Outreach Coordinator, MassWildlife
From December 14, 2009 through January 5, 2010, bird lovers in Massachusetts can participate in the nation’s longest running wildlife survey, the Christmas Bird Count. Each year families, friends, birders, and scientists – armed with binoculars and bird guides – go outdoors to count the number of species and the number of individual birds they see in a day. The data collected by bird observers over the past century allow researchers, conservation biologists, and other interested individuals to study the long-term health and status of bird populations across North America.
While there are specific procedures to follow, the Christmas Bird Count is open to everyone. In Massachusetts, there are 33 geographic count circles where the bird counts occur. Each count circle is coordinated by an experienced count compiler. Beginning birders can join a group that includes at least one or two experienced birdwatchers in charge of covering a portion of the circle. If your home is within the boundaries of a count circle, you can report the birds visiting your feeder. If you have never been on a Christmas Bird Count before, locate and contact the local count compiler to find out how you can participate.
I've taken part in some Christmas Bird Counts in past years and as a member of the Forbush Bird Club, I'm hoping to be assigned to the Wachusett Reservoir with other birders for a portion of the Worcester circle in mid-December. There's an excellent chance we'll see an eagle and some of the diving ducks that are making their winter appearance in the area.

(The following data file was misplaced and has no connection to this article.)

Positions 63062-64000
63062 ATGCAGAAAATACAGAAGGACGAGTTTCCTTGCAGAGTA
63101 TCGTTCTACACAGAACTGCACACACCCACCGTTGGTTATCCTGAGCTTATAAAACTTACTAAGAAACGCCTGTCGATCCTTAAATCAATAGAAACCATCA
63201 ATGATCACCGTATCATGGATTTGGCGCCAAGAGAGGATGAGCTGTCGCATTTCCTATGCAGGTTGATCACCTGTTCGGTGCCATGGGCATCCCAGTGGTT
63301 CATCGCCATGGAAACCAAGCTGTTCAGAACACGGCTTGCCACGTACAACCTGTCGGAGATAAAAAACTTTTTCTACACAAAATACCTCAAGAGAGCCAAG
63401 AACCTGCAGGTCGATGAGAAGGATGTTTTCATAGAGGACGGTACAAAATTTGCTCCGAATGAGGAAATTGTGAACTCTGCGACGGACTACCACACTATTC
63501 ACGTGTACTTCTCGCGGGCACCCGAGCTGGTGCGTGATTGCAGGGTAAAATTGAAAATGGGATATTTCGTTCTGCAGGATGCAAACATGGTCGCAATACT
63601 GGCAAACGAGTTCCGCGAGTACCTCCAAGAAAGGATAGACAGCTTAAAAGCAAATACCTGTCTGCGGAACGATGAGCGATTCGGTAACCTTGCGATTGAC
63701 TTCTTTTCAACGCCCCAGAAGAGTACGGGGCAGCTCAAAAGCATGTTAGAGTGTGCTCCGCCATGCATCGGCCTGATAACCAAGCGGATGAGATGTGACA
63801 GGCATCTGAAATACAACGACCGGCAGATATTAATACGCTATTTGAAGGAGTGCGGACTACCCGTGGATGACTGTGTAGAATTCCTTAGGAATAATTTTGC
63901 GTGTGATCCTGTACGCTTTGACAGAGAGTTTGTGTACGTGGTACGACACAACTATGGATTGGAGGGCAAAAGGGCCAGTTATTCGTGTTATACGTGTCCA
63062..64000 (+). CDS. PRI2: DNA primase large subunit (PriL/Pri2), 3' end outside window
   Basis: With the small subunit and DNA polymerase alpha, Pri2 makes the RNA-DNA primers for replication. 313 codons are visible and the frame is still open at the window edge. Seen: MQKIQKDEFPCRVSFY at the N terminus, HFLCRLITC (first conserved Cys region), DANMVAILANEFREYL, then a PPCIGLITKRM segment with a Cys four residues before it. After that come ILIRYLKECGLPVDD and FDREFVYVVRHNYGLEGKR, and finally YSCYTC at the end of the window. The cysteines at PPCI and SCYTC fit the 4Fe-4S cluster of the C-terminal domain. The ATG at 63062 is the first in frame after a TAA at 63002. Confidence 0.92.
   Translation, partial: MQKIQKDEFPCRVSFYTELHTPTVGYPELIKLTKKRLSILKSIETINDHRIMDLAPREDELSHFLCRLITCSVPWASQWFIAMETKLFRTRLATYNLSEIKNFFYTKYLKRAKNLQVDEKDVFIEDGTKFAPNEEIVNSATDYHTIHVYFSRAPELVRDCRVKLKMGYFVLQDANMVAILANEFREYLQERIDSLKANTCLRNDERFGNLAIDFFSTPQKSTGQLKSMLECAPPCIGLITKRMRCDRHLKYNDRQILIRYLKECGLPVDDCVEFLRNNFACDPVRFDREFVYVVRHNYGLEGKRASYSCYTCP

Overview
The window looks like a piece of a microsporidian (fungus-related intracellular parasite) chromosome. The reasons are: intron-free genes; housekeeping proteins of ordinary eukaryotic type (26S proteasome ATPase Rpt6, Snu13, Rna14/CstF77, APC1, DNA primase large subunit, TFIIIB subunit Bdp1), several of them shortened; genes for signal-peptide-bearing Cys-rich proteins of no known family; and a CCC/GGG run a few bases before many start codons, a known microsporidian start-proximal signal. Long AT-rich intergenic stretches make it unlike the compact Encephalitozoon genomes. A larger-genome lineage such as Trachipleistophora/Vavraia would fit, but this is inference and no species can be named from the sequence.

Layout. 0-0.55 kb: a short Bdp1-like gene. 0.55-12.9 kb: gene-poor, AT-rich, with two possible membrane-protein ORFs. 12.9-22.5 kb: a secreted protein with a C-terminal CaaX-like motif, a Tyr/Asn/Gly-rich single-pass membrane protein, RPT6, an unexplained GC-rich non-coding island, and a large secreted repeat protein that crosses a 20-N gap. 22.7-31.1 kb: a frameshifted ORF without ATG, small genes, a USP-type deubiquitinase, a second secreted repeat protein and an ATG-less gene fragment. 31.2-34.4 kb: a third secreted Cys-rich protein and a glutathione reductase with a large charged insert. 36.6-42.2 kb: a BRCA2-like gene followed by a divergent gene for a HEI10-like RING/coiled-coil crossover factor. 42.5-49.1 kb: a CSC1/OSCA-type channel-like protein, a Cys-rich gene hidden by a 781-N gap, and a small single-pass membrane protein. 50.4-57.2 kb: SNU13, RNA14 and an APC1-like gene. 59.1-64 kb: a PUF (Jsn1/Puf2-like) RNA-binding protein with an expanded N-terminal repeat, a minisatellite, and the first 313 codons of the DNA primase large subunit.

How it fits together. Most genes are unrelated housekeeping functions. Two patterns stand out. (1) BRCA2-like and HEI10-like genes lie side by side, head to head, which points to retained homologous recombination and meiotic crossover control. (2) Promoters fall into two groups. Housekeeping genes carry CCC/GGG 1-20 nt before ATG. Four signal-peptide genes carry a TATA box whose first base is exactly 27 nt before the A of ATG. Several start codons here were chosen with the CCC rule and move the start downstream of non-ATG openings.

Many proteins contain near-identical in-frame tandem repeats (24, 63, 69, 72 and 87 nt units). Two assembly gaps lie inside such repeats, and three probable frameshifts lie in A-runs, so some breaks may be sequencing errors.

Visit the MassBird website for information about local count compilers and birding clubs in your area. Click here for a very useful list of Frequently Asked Questions with more details and national count results on National Audubon’s web page.
A black-capped chickadee is pictured above.
2015 DAR Agricultural Calendar: April posted on May 14
A lamb at the Cummings School of Veterinary Medicine at Tufts University in North Grafton. Photo by David Cawston April’s contest winner was David Cawston who photographed a spring lamb at the Cummings School of Veterinary Medicine at Tufts University in North Grafton. The Cummings School of …Continue Reading 2015 DAR Agricultural Calendar: April
2015 DAR Agricultural Calendar: March posted on Apr 23
Girard’s Sugarhouse in Heath, MA. The sugarhouse was built in 1887 and produces around 250-300 gallons of syrup annually. Photo by Michael Girard March’s contest winner was Michael Girard who photographed his family’s sugarhouse in Heath. Michael Girard has been a sugarmaker since 1961 when he …Continue Reading 2015 DAR Agricultural Calendar: March
2015 DAR Agricultural Calendar: February posted on Feb 25
February’s contest winner was Amanda Bettle, who photographed sheep at The Natural Resources Trust of Easton. This photo features Dog, a former 4-H show animal and sole male sheep among the nine ewes in the Natural Resources Trust of Easton (NRT) flock. It is the mission …Continue Reading 2015 DAR Agricultural Calendar: February